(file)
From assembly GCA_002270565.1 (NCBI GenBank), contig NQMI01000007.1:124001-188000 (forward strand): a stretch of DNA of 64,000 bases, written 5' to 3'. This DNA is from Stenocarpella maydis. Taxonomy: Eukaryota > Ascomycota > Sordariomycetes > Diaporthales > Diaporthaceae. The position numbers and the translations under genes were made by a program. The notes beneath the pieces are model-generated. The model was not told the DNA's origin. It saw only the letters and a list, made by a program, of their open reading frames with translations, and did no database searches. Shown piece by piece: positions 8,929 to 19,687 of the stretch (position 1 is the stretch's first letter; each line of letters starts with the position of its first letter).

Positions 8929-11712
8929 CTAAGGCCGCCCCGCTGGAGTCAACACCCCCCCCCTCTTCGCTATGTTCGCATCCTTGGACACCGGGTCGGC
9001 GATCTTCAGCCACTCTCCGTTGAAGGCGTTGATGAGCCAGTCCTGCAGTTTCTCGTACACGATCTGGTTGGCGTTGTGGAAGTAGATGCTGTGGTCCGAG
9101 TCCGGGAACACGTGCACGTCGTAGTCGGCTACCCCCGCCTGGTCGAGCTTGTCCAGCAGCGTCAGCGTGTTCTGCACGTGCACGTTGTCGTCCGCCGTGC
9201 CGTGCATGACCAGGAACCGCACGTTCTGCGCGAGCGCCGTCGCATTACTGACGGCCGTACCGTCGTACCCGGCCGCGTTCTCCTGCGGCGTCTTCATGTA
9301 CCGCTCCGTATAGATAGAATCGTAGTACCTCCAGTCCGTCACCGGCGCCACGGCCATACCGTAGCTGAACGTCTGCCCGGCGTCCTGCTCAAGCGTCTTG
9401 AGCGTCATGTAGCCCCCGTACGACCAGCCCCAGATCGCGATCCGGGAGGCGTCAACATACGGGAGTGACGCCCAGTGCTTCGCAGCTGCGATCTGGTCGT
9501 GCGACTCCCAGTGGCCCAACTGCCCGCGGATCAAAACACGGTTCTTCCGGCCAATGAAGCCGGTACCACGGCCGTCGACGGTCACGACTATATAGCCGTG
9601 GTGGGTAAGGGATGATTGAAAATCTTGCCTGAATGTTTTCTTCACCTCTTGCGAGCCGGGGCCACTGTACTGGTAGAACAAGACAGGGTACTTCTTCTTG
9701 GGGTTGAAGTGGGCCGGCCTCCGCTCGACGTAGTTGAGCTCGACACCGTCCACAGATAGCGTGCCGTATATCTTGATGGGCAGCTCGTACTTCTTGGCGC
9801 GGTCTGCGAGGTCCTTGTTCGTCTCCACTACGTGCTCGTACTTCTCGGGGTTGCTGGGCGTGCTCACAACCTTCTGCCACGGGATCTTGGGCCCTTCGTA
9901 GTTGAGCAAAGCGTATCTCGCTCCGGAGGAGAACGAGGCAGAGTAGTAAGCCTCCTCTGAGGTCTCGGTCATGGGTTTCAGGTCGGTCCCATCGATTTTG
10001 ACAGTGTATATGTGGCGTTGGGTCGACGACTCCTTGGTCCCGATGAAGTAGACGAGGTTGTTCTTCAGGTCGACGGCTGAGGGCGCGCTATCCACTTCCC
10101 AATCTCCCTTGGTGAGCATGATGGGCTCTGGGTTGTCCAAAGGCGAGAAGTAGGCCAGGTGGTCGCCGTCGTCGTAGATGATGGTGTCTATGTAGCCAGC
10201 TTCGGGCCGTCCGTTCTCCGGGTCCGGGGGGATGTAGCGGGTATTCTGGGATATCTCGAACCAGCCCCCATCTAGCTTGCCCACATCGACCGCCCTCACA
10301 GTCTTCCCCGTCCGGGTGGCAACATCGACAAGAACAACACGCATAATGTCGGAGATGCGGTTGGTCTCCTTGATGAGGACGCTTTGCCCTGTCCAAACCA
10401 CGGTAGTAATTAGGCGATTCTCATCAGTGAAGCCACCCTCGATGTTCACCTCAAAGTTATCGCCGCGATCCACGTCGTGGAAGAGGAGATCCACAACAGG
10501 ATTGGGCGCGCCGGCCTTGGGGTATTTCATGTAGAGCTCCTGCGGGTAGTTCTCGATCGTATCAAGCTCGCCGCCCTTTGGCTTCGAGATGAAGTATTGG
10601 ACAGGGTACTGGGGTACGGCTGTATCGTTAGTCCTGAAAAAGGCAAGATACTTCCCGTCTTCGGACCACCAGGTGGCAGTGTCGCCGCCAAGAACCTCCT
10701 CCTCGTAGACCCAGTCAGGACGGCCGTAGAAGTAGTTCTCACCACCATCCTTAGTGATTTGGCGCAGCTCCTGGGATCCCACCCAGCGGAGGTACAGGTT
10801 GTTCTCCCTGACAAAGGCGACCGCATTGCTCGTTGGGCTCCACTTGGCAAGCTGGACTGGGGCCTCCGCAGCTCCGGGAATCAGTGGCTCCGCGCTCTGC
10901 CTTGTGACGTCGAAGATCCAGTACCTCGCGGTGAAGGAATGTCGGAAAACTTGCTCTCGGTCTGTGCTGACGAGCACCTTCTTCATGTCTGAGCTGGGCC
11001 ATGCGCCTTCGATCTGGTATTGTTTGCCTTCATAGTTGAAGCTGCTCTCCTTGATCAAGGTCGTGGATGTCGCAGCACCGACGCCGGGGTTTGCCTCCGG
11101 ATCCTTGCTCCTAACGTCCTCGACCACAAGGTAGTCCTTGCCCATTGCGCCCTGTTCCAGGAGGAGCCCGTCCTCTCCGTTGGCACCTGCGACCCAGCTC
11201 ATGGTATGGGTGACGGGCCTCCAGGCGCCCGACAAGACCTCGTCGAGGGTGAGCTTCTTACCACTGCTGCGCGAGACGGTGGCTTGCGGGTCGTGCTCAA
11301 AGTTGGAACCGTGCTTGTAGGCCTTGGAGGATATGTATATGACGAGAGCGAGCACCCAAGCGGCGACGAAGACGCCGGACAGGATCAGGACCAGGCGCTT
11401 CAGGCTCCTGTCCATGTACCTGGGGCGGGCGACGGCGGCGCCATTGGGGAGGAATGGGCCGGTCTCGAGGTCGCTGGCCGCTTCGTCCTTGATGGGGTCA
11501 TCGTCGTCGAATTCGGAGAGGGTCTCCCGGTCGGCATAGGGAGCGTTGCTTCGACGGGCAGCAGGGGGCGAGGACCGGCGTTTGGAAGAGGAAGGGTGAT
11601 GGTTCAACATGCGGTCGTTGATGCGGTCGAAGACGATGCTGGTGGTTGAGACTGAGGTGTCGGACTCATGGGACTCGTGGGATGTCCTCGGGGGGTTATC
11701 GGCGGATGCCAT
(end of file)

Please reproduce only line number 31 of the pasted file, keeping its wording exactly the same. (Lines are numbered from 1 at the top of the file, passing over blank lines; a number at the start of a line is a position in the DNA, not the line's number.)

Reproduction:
11701 GGCGGATGCCAT